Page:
Mr Bishop states that when Mr and Mrs Cowell moved to Brisbane, they did not have any furniture or anything in storage. They did not have any family photographs or personal effects of any note, other than a new television. Their car (a red 1965/66 Ford Futura with a white roof) was their only possession of note.
On 19 April 1977, Mr Cowell forwarded a notification to the Department of Veteran Affairs advising them of the details of his new Local Medical Officer, Dr J. MacD Reid, whose surgery address was 35 Teaps Street, Silkstone.
On 13 July 1977, Mr Cowell forwarded another notification to the Department of Veteran Affairs advising them that his mailing address had changed from 11 McKinlay Street, Mackay to C/O Ipswich Post Office and that his bank account had changed from the Commonwealth Bank, Mackay to the National Australia Bank of Australasia Ltd.
In 1978, when Mr and Mrs Cowell’s daughter, Mrs Bishop, learned that they had relocated to Goodna, she wanted to be closer to her mother so that she could reconcile with her. As a result, Mr and Mrs Bishop applied for, and were granted, approval to move into a housing commission home at Goodna. They had their fifth and sixth children at Goodna in 1978 and 1979.
Around this time, Mrs Cowell became ill and was admitted to the Royal Brisbane Hospital, where she underwent a full hysterectomy. Details of her medical condition, which led to her operation, are unknown. However, Mr Bishop states that Mrs Cowell never fully recovered.
Mr Cowell began working for Telecom in Goodna as a labourer. Mrs Cowell attended to home duties. Soon after, Mrs Bishop became very ill and was hospitalised. She was operated on and it was discovered that she had cancer.
In April 1979, Mr and Mrs Cowell purchased a home at 56 Napier Street, Birkdale, in Brisbane. Mr Cowell retired. This was their last known fixed address.
Mr Bishop states that he recalls that when he helped Mr and Mrs Cowell clean their caravan out at Goodna whilst they were moving to their house at Birkdale, he found a roll of money hidden in the caravan. He did not count the money. He gave the money to his wife to give to Mr and Mrs Cowell. Mr Bishop states that this indicated to him that Mr and Mrs Cowell were forgetting where things were.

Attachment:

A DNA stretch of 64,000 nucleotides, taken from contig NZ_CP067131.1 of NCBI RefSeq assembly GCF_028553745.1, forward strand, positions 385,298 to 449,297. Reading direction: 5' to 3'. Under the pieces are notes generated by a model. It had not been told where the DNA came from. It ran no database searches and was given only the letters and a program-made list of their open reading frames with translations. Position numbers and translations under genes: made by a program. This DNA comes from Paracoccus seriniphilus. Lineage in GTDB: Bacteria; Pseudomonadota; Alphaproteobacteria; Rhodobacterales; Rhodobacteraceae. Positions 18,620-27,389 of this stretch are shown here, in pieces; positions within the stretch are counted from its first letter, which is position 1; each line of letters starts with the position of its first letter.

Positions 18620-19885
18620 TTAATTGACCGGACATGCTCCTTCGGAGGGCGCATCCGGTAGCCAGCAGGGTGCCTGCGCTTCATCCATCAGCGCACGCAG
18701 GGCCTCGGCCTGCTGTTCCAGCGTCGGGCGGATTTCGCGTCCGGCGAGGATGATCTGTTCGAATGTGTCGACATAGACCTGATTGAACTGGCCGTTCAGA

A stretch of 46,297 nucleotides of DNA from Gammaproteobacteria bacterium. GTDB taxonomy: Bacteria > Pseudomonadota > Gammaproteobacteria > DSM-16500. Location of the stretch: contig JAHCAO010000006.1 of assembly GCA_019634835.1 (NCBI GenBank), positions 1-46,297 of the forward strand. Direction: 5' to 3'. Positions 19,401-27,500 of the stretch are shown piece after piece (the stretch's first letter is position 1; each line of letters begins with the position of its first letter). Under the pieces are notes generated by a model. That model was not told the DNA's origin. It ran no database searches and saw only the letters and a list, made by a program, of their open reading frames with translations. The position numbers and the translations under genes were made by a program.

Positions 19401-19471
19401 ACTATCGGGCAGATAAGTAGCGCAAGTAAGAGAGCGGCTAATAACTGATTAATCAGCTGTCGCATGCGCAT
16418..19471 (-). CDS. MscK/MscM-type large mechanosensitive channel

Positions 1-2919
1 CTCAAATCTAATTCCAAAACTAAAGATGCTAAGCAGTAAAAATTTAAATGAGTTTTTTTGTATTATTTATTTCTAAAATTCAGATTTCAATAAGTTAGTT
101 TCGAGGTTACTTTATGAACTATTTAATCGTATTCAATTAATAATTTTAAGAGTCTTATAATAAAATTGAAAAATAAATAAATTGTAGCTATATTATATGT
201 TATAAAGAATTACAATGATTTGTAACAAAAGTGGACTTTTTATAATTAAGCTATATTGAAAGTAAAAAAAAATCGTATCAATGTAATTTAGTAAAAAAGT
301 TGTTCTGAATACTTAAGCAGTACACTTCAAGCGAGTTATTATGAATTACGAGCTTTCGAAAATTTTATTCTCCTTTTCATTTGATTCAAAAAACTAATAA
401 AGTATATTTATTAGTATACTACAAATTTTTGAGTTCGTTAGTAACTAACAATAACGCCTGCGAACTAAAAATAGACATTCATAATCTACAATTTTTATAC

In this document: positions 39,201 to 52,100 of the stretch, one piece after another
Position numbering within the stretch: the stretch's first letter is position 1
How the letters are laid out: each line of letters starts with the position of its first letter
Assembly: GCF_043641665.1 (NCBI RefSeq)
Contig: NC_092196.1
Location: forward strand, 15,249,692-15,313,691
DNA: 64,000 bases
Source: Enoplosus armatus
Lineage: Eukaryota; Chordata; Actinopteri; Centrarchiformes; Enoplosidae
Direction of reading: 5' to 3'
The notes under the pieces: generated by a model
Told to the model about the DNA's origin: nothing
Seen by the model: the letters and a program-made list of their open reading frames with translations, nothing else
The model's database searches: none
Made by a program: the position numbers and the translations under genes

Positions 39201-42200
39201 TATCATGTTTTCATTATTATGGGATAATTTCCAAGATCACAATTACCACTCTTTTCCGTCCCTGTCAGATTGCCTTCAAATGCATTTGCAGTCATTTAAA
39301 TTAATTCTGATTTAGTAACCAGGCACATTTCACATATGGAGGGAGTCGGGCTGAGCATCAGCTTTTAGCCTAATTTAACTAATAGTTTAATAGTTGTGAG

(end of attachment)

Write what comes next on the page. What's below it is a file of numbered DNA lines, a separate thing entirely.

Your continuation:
Around this time, Mr and Mrs Bishop and their four children moved to the opposite side of the city, to Redbank Plains. Mr and Mrs Cowell’s son, Allan Cowell, moved into a caravan park at Wellington Point near Mr and Mrs Cowell new residence. Allan would walk to his parent’s house at Birkdale to visit them from time to time.
Mr Bishop states that when Mr and Mrs Cowell moved to Birkdale, they did not have any friends and were not in any social or community groups. He would describe them as ‘secretive’ or ‘loners’. They could hold a conversation and talk about topics other than themselves. However, if the conversation was turned to what they were doing, they would change the topic. He states that Mr and Mrs Cowell had bought second hand furniture, including a fridge.
Mr and Mrs Cowell did not have their phone on at Birkdale, so Mr and Mrs Bishop could not phone them. Mr Bishop states that they did not visit Mr and Mrs Cowell at Birkdale often as they lived on opposite sides of the city. On the two occasions that they did visit, Mr Bishop recalls that Mr and Mrs Cowell seemed to be showing their age and they were getting frailer. Mr Cowell’s hands were shaking more than usual.
Between 1980 and 1982, it would appear that Mr and Mrs Cowell began to go away on trips to various regional locations in Queensland for fruit picking employment. During this time, they had very little contact with family.
However, in 1981, Mr and Mrs Cowell did visit Mrs Cowell’s mother, Marjorie Taylor, at her home in Mackay. This was around the time that Mrs Taylor had begun to suffer from dementia. Mrs Cowell’s brother, Collin Taylor, and his wife, Bernice Taylor, happened to visit whilst Mr and Mrs Cowell were there.
Mr and Mrs Taylor state that Mrs Cowell was quiet normal and her usual self, except that she was wearing an unusual bra/breast plate from the ‘olden days’. Mrs Taylor states that the bra/breast plate was vastly different from what Mrs Cowell would normally wear, which made her think that maybe she was in a cult or something. They state that they did not discuss Mrs Cowell’s clothing or any other intrusive questions with her, as they did not want to upset Mrs Cowell. They state that they spoke about how Mrs Cowell’s father had passed away, and other light topics. They state that Mr Cowell seemed quite normal but was not overly talkative.
Mr and Mrs Taylor think that Mr and Mrs Cowell stayed at Marjorie Taylor’s house for several weeks. Mr and Mrs Taylor never saw or heard from Mr and Mrs Cowell again. Marjorie Taylor has since passed away.